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Survey Reveals 49 Percent of U.S. Workers Do Not Negotiate Initial Salary

August 26, 2013

If you have ever accepted a job offer without negotiating salary or benefits, you are in good company. According to a new survey, nearly half of job candidates say they accept initial job offers outright even though nearly as many employers say they expect to negotiate. In other words, these eager new hires may unknowingly walk away with money and perks left on the table.

A new survey from the employment firm CareerBuilder indicates that 49 percent of U.S. workers accept an initial job offer without negotiating salary or benefits, reports UPI. On the other hand, 45 percent of employers said they expect to negotiate an offer during the hiring process, which means all those candidates who do not may be leaving money on the table. Brent Rasmussen, president of CareerBuilder North America, theorizes that experience and the current economic climate could contribute to a candidate's willingness to negotiate.

"Part of the hesitance in negotiating could be attributed to inexperience in the workforce, where the worker assumes that the first offer is the final offer," Rasmussen told Forbes. "Part of it may also be influenced by how competitive the job market is today. Whether you have been long-term unemployed or recently lost your job, there is that sense of urgency to grab the opportunity at hand."

The data does suggest that age and experience may be a factor. According to UPI, 55 percent of workers above age 35 said they are willing to negotiate while only 45 percent of younger workers said the same. There also appears to be a negotiation gender gap: 54 percent of men said they would negotiate an initial offer compared to 45 percent of women.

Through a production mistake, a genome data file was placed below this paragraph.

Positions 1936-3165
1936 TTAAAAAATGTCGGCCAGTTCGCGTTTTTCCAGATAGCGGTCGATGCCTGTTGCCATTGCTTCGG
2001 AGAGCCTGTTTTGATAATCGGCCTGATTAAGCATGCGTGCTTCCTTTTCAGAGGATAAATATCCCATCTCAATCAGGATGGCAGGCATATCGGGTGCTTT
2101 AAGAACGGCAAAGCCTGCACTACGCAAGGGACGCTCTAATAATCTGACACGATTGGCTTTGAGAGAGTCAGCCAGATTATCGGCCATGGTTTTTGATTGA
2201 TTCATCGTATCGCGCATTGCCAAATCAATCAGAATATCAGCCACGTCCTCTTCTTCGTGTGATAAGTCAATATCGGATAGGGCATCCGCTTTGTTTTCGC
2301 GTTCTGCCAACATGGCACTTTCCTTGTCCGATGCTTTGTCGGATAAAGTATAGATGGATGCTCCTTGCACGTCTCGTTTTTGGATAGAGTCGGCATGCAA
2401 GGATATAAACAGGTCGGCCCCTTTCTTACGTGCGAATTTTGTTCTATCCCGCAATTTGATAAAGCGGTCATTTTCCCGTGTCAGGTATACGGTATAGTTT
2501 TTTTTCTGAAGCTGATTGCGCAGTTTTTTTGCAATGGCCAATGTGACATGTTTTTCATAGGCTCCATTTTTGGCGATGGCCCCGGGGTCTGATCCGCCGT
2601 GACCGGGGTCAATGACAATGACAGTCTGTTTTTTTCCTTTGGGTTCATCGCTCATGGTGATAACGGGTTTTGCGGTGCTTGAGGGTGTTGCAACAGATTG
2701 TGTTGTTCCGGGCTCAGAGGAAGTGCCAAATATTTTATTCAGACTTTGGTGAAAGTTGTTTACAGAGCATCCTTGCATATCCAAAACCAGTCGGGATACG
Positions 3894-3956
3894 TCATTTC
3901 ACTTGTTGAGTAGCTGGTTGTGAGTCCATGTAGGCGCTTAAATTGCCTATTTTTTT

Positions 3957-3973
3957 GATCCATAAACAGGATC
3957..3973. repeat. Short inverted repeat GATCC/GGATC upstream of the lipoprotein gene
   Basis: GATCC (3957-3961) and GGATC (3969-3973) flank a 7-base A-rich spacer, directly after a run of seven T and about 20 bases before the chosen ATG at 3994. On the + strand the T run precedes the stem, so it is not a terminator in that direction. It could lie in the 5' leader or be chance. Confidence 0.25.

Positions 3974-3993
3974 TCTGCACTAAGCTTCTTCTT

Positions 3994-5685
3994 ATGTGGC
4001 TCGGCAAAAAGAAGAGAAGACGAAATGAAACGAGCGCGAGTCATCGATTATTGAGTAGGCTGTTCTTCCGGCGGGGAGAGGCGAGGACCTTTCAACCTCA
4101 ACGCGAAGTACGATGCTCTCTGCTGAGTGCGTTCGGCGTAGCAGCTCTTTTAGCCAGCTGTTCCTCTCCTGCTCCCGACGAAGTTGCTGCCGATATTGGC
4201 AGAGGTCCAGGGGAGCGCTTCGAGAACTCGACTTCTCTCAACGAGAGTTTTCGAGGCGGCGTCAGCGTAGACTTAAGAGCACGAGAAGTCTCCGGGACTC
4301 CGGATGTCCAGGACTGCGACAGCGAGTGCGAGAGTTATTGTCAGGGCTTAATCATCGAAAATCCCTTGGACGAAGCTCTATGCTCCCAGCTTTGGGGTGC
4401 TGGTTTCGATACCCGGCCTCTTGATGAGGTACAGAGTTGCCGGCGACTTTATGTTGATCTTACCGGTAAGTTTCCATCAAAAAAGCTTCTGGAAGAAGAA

The CareerBuilder results also suggest that Ramussen's theory that the economy is a factor also seems to be near the mark, at least from the employer's point of view. According to a press release published on PR Newswire, 38 percent of employers said they would be unable to give a candidate any more than what was initially offered. Of the remaining employers, however, most said they would be willing to offer other perks when a salary adjustment was out of the question. The most popular perks include flexible scheduling (33 percent), more vacation time (19 percent) and telecommuting once per week (15 percent).

Of course, an employer's willingness to negotiate at all may depend on the field. Rasmussen told Forbes that employers in high demand industries like information technology and engineering are usually more likely to reconsider their initial offer. That does not mean you necessarily should negotiate, however, especially if the initial offer is reasonable.

"Whether you're new to the workforce or seasoned, if you receive a generous offer and it meets or exceeds expectations, then you shouldn't negotiate for the sake of negotiation," said Rasmussen.


Compiled by Aimee Hosler

Sources:

"Forty-Nine Percent of Workers Do Not Negotiate Job Offers, Finds Career Builder Survey," prnewswire.com, August 21, 2013

"Half Of U.S. Workers Don't Negotiate Job Offers, Survey Finds," forbes.com, August 21, 2013, Jacquelyn Smith

"New hires might be leaving money on the table," upi.com, August 21, 2013

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